Complex problems are best solved by simple, if sometimes difficult approaches. The most important of these is getting good people and respecting their work. [more]
This Irish kid from Ashtabula has been in some cool places over the years, but none any better than yesterday.
It is early evening in Nashville, North Carolina. I'm sitting in a rocker watching the sunset on the porch of a lovely anti-bellum mansion.
On one side of me is Mayo Boddie, Sr., the almost 80 year old founder of Bod die-Noell Enterprises which is the largest (350 Hardee's restaurants) franchise company in the USA.
On my other is Todd Graves, 37 year old founder of the fast-growing 81 store chain, Raising Cane's.
And I realized - I'm sitting in between generations of entrepreneurs. Real successful ones: the younger with over 3,000 people in his employ; the elder tens of thousands. Most of those in their employ live on the margins.
I asked Mayo what got him started.
He said, "I was in my early thirties and I'd kicked around a lot of jobs and by 1962 I had three small oil stations. A friend of mine, Jim Gardner, told me about Wilber Hardee's restaurant in Greenville. Wilber was making a lot of money selling 15 cent hamburgers. I thought that was pretty funny.
But we went and took a look, and by golly, they were making a ton of money and it was all cash while my oil business was in credit.
Anyway, Wilber didn't want to expand so Jim and Leonard Rawls ended up buying the franchise from him for a Lincoln Continental and some money. They asked me to buy a franchise for $500 and start a store in Fayetteville while they started opening stores here in Rocky Mount.
After that, Fayetteville was successful for me. All that was left was to figure out how to become an absentee owner."
"Well, I guess I could make it sound smarter, and it sure was a lot of hard work, but mainly it was figuring out how to control the inventory, find good people, then show them some respect.
Once I got to five stores, I thought: 'Man this could work out pretty well if I get good at it,' and so we got to building lots of stores. But I never had a goal for number of stores and I still don't - I just focus on getting good dignified people and keeping good controls.
It seems to work out."
Did either of you have any family money to start with?
Both laughed and Todd proceeded to tell his story of working in college at Guthrie's, a local landmark in Athens, Georgia, that served only fresh, hand breaded chicken fingers.
"After I got out of school, I wanted to return to Baton Rouge where I'm from and open a Guthrie's in front of Louisiana State University, but Mr. Guthrie didn't franchise and no bank would back us.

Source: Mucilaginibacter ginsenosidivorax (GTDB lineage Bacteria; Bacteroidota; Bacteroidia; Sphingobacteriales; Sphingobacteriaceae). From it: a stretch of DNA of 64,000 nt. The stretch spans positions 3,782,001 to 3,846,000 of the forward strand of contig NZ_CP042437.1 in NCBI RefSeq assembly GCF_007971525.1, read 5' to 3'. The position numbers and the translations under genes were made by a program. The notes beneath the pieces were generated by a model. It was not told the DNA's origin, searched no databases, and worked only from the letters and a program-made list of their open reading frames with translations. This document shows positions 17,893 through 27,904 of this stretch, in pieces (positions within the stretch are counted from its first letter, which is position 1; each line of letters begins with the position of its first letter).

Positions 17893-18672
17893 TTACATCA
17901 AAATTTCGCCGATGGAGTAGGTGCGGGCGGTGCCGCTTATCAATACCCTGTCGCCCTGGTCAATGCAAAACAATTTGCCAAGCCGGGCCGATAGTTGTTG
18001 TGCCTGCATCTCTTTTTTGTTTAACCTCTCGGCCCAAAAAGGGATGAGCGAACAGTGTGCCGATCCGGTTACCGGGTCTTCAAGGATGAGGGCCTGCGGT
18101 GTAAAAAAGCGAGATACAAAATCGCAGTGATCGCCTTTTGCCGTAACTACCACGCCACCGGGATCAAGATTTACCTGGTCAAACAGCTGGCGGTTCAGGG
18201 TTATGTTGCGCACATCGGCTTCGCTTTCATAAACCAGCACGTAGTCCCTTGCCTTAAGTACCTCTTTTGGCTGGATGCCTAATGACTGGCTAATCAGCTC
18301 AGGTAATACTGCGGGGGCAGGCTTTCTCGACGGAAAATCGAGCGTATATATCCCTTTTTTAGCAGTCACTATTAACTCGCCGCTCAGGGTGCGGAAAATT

So my partner and I spent a year working - me as a boilermaker in a refinery in Los Angeles and then both of us camped out and worked on the salmon boats in Bristol Bay, Alaska - to save the money to start the business.
We opened our first Raising Cane's in an old bicycle shop on Highland Avenue a half block from LSU in 1997."
So, what was your goal?
"Serve great chicken and get lots of customers by doing the same things Mr. Boddie is saying - use good controls and find great people who will treat each other well."
I just marvel at the success these two men have attained through simplicity of focus. Separated by forty years and a thousand miles, they are following a very similar and simple formula that we might learn from, too.
"Guys, the restaurant business is so complex today, there is so much more to worry about," I said.
And they said that there is indeed much more to the business, of course. This led to discussing the state of the current arts such as marketing, accounting and technology in the restaurant business.
"But worrying is for fools," said Mayo. "It never made any sense to me.
Now, concern? That's different. I get concerned often but it has to lead to action, not drama.
Worrying is just adding drama to concern and it doesn't get you anywhere."
What are you and I worrying about today?
What complex problem in our businesses of good seems to be overwhelming us?
Take it from Mayo and Todd, the best response to a complex business (of good) problem is to make sure we are finding good people, creating good controls and building a respectful workplace.
Author's Note: Mayo and Todd do "the business of good" in my opinion by employing thousands with dignity in a business not known for it - restaurants. But it's also good to note that my pass to the Rose Hill Plantation was purchased at Mayo's annual fund raiser for the East Carolina Boy Scouts. Mayo and his brother Nick have raised millions for Scouting. And my visit with Todd, who was the lead in the first episode of Fox's "Secret Millionaire" reality show last year for his work in Louisiana after Hurricane Katrina, was to counsel him on forming his new foundation. These are not just successful entrepreneurs but also (with us) players in the for-profit and the non-profit "business of good."